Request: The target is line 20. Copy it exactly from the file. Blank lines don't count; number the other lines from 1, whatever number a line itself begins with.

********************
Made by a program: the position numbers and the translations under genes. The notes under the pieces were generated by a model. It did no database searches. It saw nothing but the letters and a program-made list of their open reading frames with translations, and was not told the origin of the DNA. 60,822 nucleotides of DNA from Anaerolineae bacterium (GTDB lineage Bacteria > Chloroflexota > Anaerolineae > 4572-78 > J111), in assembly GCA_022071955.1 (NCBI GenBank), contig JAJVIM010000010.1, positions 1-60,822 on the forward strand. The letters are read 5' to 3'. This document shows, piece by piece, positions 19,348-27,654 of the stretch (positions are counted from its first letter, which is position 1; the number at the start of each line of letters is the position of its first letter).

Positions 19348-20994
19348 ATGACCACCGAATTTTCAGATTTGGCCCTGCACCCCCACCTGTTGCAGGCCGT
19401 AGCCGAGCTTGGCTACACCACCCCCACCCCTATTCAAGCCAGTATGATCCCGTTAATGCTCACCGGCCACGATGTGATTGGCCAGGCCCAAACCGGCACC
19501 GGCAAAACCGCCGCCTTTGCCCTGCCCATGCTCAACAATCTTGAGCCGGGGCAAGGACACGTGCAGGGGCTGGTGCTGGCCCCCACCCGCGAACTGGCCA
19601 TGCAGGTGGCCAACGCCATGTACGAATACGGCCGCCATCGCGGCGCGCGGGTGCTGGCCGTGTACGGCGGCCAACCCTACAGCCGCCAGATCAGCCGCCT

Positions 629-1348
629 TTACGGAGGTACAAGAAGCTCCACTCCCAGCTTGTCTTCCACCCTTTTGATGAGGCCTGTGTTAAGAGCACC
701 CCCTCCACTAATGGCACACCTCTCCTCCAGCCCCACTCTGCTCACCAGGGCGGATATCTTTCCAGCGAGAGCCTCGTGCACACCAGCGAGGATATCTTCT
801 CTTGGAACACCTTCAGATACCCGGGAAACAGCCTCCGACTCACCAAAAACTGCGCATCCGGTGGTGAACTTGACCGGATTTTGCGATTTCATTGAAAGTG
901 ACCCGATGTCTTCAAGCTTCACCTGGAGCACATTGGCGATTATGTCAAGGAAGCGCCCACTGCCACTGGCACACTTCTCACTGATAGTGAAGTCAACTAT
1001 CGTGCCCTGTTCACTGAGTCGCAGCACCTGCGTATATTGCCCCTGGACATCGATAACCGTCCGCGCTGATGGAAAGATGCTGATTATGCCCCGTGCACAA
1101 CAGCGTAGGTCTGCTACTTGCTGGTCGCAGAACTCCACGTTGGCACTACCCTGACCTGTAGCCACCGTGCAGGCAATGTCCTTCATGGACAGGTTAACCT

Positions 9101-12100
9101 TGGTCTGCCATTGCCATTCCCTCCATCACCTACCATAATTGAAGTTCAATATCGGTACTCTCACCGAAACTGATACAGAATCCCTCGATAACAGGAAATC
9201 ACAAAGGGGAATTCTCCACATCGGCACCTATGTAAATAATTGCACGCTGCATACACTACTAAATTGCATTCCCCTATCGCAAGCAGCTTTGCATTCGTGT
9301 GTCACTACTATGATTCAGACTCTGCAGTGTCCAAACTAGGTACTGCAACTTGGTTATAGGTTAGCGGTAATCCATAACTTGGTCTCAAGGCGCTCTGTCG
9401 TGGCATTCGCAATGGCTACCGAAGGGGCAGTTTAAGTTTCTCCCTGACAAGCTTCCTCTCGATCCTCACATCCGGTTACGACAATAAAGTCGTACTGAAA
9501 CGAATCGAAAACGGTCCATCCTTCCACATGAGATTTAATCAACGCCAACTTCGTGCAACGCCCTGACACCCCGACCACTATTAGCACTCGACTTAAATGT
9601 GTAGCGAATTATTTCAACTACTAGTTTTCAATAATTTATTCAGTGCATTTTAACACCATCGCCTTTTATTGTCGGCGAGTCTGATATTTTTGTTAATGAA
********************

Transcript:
9601 GTAGCGAATTATTTCAACTACTAGTTTTCAATAATTTATTCAGTGCATTTTAACACCATCGCCTTTTATTGTCGGCGAGTCTGATATTTTTGTTAATGAA